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Estimating expenses for bankruptcyWhen consumers moving forward with filing for bankruptcy must be prepared to estimate expense in bankruptcy as part of the filing process.  You see the actual bankruptcy petition will ask you to provide all of your current income and expenses.  Although this can vary from month to month, it is best to estimate your current income and expenses as best you can on schedules I and J of the bankruptcy petition. This is required by all debtors who file for bankruptcy and it can also be noted whether you expect an increase or decrease soon after filing for bankruptcy in your income and expenses.

If you decide to contact a bankruptcy attorney and move forward with filing a bankruptcy filing, you will be asked to fully disclose all of your financial information, including your last 6 months of income and your average monthly expenses. This is typically done by providing your attorney with your last 6 months of paystubs or a profit and loss for a business if you are a sole owner.  Your attorney will use this information to prepare your bankruptcy schedules and it is up to you to inform your attorney or the court if there will be any changes in the near future.  Therefore while you can estimate your expenses in bankruptcy, you should try to be as accurate as possible in case there is an audit and you are asked to prove your income or expenses.  A bankruptcy audit does not happen very often and if done is conducted by the US Trustee who oversees all bankruptcy cases.  In my experience an audit is more likely to happen in cases where a debtor is above the median income for their family size and trying to pass the means test referenced below.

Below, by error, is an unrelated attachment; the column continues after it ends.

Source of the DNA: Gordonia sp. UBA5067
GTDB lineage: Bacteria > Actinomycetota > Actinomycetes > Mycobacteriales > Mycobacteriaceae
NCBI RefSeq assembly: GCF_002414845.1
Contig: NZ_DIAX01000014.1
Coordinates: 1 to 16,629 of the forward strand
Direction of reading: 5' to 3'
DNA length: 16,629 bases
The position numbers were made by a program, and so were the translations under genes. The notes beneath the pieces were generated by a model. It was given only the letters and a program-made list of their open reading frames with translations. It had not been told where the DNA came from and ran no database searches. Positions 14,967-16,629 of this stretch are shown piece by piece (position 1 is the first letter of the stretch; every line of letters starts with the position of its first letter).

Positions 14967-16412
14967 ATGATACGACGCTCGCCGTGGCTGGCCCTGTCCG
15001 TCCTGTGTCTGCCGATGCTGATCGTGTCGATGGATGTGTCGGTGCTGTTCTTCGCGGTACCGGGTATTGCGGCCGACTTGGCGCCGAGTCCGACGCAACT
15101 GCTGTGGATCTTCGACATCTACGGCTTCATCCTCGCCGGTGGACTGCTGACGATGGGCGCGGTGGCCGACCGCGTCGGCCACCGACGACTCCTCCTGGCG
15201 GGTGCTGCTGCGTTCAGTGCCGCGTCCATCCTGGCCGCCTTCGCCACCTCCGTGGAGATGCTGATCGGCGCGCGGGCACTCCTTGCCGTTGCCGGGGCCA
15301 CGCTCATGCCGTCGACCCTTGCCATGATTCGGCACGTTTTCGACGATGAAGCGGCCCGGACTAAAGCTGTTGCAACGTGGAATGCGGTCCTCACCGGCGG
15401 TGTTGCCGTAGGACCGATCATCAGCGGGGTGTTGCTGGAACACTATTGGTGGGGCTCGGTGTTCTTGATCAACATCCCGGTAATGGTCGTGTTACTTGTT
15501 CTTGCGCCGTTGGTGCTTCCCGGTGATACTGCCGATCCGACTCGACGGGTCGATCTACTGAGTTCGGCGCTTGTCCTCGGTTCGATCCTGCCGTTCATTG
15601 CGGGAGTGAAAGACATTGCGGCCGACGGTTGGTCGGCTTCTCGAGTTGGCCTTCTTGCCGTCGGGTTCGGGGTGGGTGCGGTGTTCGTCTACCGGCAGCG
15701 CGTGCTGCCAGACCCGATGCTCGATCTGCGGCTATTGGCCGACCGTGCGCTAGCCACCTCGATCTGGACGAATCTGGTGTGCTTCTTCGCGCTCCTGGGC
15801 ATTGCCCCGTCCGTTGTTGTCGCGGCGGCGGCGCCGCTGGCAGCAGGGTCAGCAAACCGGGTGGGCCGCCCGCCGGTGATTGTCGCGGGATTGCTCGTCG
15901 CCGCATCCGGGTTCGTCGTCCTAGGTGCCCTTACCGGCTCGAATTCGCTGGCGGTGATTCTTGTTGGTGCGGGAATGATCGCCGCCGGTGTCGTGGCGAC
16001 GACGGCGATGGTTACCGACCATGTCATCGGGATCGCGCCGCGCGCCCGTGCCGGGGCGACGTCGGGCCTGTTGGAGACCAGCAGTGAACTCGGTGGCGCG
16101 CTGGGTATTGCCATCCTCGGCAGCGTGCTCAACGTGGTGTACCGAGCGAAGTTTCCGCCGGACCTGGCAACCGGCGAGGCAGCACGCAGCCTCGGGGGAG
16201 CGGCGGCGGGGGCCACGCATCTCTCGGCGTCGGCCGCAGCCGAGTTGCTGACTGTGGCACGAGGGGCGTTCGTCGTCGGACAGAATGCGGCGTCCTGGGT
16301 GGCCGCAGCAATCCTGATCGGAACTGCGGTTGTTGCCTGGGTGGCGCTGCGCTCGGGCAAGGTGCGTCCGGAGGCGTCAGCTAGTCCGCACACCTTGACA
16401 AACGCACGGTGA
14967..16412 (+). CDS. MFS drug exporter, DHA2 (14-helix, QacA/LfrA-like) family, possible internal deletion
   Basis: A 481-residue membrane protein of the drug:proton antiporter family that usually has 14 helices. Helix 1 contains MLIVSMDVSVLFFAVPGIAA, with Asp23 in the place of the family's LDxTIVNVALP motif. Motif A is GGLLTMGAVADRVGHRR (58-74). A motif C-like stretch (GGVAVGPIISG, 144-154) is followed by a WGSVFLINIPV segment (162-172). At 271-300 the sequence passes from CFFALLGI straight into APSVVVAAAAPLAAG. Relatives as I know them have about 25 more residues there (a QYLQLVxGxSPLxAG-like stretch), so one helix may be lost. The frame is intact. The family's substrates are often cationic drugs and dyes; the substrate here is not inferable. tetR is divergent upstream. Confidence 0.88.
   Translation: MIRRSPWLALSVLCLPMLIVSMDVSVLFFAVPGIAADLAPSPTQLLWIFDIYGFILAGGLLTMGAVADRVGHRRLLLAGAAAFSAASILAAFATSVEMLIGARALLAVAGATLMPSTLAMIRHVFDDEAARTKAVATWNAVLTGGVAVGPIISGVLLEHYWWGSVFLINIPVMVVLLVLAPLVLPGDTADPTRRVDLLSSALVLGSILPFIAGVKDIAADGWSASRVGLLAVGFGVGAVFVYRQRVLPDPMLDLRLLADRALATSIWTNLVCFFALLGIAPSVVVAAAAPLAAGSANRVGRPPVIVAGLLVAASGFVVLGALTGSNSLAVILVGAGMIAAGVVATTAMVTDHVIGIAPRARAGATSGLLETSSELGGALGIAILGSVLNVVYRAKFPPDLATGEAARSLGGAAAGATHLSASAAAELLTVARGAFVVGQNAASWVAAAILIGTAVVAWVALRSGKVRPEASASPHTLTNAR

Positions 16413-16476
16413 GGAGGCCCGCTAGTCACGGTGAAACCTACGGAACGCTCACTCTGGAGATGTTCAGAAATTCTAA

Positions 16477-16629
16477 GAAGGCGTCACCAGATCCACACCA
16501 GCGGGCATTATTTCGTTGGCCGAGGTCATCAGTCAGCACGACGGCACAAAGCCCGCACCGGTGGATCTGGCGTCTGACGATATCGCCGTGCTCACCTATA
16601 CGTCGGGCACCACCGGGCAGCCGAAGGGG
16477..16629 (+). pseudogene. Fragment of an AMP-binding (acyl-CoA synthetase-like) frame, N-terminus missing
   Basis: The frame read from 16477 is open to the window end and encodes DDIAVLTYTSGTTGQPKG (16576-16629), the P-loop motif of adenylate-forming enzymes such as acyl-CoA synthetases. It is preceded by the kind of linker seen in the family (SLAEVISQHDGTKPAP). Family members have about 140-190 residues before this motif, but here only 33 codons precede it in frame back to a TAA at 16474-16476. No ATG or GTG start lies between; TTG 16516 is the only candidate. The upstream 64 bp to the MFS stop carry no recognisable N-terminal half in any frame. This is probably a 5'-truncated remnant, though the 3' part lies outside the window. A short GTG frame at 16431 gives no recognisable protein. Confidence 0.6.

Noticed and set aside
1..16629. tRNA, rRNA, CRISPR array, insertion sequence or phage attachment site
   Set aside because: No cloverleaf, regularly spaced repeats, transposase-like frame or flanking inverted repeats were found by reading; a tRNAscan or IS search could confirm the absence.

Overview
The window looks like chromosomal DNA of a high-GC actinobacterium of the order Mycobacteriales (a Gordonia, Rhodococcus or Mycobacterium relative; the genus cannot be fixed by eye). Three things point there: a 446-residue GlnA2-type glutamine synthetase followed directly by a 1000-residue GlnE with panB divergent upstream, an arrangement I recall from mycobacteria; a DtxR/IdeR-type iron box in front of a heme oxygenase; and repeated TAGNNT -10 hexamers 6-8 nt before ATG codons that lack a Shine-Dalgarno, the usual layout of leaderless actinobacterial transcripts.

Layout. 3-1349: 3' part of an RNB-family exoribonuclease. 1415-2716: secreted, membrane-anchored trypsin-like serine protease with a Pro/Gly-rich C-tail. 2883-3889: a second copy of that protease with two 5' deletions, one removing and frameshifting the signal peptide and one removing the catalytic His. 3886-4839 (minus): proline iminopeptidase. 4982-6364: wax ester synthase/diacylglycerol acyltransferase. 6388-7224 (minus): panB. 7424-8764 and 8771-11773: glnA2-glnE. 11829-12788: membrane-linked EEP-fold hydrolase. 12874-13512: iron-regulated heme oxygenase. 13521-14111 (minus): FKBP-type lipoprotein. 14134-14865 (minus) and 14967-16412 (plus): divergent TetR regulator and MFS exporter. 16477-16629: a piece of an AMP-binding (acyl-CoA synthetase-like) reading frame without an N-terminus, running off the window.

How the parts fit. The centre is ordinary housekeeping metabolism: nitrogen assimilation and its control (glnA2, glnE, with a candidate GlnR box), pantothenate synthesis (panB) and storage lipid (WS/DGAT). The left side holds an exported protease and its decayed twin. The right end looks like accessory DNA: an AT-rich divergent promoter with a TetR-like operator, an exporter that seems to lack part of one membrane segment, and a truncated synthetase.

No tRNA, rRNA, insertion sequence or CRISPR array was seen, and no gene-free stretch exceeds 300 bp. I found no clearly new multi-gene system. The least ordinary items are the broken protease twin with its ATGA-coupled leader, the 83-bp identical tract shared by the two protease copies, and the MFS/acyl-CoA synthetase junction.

If you are somebody who may be borderline as to whether you will qualify for a chapter 7 bankruptcy based on your income over the last 6 months prior to filing and your family size or need to file a chapter 13 bankruptcy, having additional expenses in the areas of medical, child care or taking care of other family members outside of your home may have a big impact on what is called the means test. These additional expenses will also affect how much you spend per month in a chapter 13 repayment plan. For instance the government on the means test allows for a standard deduction of $60/person in medical expense. However if your family spends closer to $200/person due to a medical condition that is money that could be deducted from your monthly payments and help you get into a chapter 7 bankruptcy instead of a chapter 13 bankruptcy. Therefore as a bankruptcy attorney, I always try to get debtors the lowest payments possible in a chapter 13 plan that could last for 5 years or squeeze them into a chapter 7 which has no payments and could last for a little more than 90 days, however full disclosure will go a long way in helping to determine whether what type of bankruptcy will be likely to be approved by the bankruptcy courts and the US Trustee.

If you live in Washington State and have additional questions about whether you can estimate your expenses in bankruptcy please contact Symmes Law Group at 206-682-7975 or contact us to schedule your Free initial consultation with a debt relief attorney.

  • Richard Symmes

    Hi, Richard here

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